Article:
BAE intends to dispose of the delisted waste filter cake at a Subtitle D Landfill. Treatment of the waste waters, which result from the manufacturing process generates the waste filter cake that is classified as F019 listed hazardous wastes pursuant to § 261.31. The 40 CFRpart 261, Appendix VII hazardous constituents, which are the basis for listing F019 hazardous wastes are: hexavalent chromium and cyanide.
C. What information did BAE submit to support this petition? ↑
To support its petition, BAE submitted:
(1) Analytical results of the toxicity characteristic leaching procedure and total constituent analysis for volatile and semivolatile organics, pesticides, herbicides, dioxins/furans, PCBs and metals for seven filter cake samples;
(2) Analytical results from multiple pH leaching of metals; and
(3) Description of the waste water treatment process.
D. What were the results of BAE's analysis? ↑
EPA believes that the descriptions of BAE's waste, and the analytical data submitted in support of the petition show that the filter cake is non-hazardous. Analytical data from BAE's filter cake samples were used in the DRAS program. The data summaries for detected constituents are presented in Table 1. EPA has reviewed the sampling procedures used by BAE and has determined that they satisfy EPA's criteria for collecting representative samples of the variations in constituent concentrations in the filter cake. The data submitted in support of the petition show that constituents in BAE's wastes are presently below health-based risk levels used in the delisting decision-making. EPA believes that BAE has successfully demonstrated that the filter cake is non-hazardous.
Table 1—Analytical Results and Maximum Allowable Delisting Concentrations of the Filter Cake1 ↑
|Constituent||Maximum total(mg/kg)||Maximum TCLP(mg/l)||Maximum allowable TCLP delisting level(mg/L)|
|1These levels represent the highest concentration of each constituent found in any one sample. These levels do not necessarily represent the specific levels found in one sample.|
|Denotes that the constituent was below the detection limit.|
|Methyl Ethyl Ketone||.034||.20||200|
E. How did EPA evaluate the risk of delisting this waste? ↑
The worst case scenario for management of the sludge was modeled for disposal in a landfill. EPA used such information gathered to identify plausible exposure routes (i.e., ground water, surface water, soil, air) for hazardous constituents present in the sludge. EPA determined that disposal in a Subtitle D landfill is the most reasonable, worst-case disposal scenario for the wastes. In assessing potential risks to ground water, EPA used the maximum estimated waste volumes and the maximum reported extract concentrations as inputs to the DRAS program to estimate the constituent concentrations in the ground water at a hypothetical receptor well down gradient from the disposal site. Using the risk level (carcinogenic risk of 10−5 and non-cancer hazard index of 0.1), the DRAS program can back-calculate the acceptable receptor well concentrations (referred to as compliance-point concentrations) using standard risk assessment algorithms and Agency health-based numbers. Using the maximum compliance-point concentrations and EPA Composite Model for Leachate Migration with Transformation Products (EPACMTP) fate and transport modeling factors, the DRAS further back-calculates the maximum permissible waste constituent concentrations not expected to exceed the compliance-point concentrations in ground water.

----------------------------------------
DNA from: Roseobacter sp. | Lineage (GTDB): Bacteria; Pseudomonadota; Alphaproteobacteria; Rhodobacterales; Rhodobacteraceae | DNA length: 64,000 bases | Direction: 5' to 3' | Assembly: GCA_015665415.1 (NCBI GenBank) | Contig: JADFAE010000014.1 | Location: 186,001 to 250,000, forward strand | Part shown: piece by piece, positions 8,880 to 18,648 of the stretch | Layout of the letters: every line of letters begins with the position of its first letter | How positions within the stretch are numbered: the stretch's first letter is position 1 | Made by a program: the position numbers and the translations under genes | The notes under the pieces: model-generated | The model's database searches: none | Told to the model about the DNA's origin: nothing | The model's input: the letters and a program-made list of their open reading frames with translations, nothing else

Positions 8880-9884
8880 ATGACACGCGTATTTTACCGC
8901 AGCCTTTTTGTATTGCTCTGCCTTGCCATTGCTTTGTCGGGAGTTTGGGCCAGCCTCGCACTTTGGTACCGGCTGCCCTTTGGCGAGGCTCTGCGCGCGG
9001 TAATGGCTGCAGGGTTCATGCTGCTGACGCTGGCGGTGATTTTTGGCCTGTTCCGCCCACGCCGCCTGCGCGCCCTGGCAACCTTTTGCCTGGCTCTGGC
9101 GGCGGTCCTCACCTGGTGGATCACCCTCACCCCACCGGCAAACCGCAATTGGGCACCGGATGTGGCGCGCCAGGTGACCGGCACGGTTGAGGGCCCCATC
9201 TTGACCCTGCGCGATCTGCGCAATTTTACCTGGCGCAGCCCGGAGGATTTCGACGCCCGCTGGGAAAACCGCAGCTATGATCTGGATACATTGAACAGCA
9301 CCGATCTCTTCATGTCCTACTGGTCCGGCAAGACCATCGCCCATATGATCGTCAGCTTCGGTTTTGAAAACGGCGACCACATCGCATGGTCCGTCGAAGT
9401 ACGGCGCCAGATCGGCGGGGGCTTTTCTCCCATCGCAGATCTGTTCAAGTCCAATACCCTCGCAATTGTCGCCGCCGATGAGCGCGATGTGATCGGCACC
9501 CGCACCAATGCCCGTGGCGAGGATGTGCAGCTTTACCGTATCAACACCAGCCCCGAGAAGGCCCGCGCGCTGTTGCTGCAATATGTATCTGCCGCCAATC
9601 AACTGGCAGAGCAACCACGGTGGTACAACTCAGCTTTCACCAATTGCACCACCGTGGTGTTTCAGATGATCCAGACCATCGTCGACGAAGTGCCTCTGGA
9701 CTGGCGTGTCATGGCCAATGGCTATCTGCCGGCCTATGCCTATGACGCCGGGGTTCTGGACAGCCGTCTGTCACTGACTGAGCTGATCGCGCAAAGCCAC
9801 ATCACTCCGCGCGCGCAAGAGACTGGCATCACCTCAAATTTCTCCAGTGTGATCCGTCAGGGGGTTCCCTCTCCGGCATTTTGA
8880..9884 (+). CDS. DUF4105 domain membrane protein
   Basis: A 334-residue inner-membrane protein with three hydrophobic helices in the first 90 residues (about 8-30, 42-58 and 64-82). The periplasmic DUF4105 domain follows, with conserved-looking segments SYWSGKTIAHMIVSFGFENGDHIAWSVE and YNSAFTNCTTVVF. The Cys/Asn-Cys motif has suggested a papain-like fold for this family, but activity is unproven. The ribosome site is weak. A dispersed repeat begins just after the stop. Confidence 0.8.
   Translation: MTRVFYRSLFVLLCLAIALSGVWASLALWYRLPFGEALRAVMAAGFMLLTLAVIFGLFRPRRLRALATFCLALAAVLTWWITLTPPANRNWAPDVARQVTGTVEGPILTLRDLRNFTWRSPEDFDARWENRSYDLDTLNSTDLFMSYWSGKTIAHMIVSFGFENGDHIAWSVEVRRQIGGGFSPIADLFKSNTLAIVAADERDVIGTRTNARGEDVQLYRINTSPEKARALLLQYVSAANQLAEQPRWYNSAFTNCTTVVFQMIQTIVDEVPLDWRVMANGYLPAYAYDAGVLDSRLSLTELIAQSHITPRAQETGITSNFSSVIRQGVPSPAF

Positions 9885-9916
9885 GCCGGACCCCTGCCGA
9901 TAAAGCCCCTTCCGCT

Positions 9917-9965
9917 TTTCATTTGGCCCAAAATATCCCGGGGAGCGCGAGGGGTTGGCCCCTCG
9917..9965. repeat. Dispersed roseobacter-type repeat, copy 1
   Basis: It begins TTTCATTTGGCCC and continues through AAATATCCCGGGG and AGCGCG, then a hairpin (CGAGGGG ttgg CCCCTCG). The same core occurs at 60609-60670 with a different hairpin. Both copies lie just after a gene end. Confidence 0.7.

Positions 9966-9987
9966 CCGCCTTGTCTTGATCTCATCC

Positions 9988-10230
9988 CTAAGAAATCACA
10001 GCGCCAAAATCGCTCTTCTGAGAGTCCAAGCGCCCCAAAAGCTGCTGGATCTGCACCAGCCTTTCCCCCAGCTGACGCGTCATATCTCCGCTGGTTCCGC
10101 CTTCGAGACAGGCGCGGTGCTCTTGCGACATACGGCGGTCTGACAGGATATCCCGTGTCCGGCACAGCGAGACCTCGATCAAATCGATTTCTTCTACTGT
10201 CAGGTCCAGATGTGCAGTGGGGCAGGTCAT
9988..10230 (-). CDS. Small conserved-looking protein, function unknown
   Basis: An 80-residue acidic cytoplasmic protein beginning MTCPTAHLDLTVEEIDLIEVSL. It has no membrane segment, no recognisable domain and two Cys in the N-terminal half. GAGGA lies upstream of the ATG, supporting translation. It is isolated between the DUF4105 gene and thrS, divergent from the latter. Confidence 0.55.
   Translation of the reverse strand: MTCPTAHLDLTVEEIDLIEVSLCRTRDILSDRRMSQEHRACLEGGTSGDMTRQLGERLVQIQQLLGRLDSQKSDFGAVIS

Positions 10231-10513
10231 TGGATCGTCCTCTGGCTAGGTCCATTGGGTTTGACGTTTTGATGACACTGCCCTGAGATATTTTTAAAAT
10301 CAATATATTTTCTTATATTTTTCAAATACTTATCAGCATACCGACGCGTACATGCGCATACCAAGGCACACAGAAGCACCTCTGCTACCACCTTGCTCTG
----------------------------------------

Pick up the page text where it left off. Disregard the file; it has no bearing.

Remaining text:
EPA believes that the EPACMTP fate and transport model represents a reasonable worst-case scenario for possible ground water contamination resulting from disposal of the petitioned waste in a landfill, and that a reasonable worst-case scenario is appropriate when evaluating whether a waste should be relieved of the protective management constraints of RCRA Subtitle C. The use of some reasonable worst-case scenarios resulted in conservative values for the compliance-point concentrations and ensured that the waste, once removed from hazardous waste regulation, will not pose a significant threat to human health and/or the environment. The DRAS also uses the maximum estimated waste volumes and the maximum reported total concentrations to predict possible risks associated with releases of waste constituents through surface pathways (e.g., volatilization or wind-blown particulate from the landfill). As in the above ground water analyses, the DRAS uses the risk level, the health-based data and standard risk assessment and exposure algorithms to predict maximum compliance-point concentrations of waste constituents at a hypothetical point of exposure. Using fate and transport equations, the DRAS uses the maximum compliance-point concentrations and back-calculates the maximum allowable waste constituent concentrations (or “delisting levels”).
In most cases, because a delisted waste is no longer subject to hazardous waste control, EPA is generally unable to predict, and does not presently control, how a petitioner will manage a waste after delisting. Therefore, EPA currently believes that it is inappropriate to consider extensive site-specific factors when applying the fate and transport model. EPA does control the type of unit where the waste is disposed.
EPA also considers the applicability of ground water monitoring data during the evaluation of delisting petitions. In this case, the facilities have never directly disposed of this material in a solid waste landfill, so no representative data exists. Therefore, EPA has determined that it would be unnecessary to request ground water monitoring data.
EPA believes that the descriptions of the wastes and analytical characterization which illustrate the presence of toxic constituents at lower concentrations in these waste streams provide a reasonable basis to conclude that the likelihood of migration of hazardous constituents from the petitioned waste will be substantially reduced so that short-term and long-term threats to human health and the environment are minimized.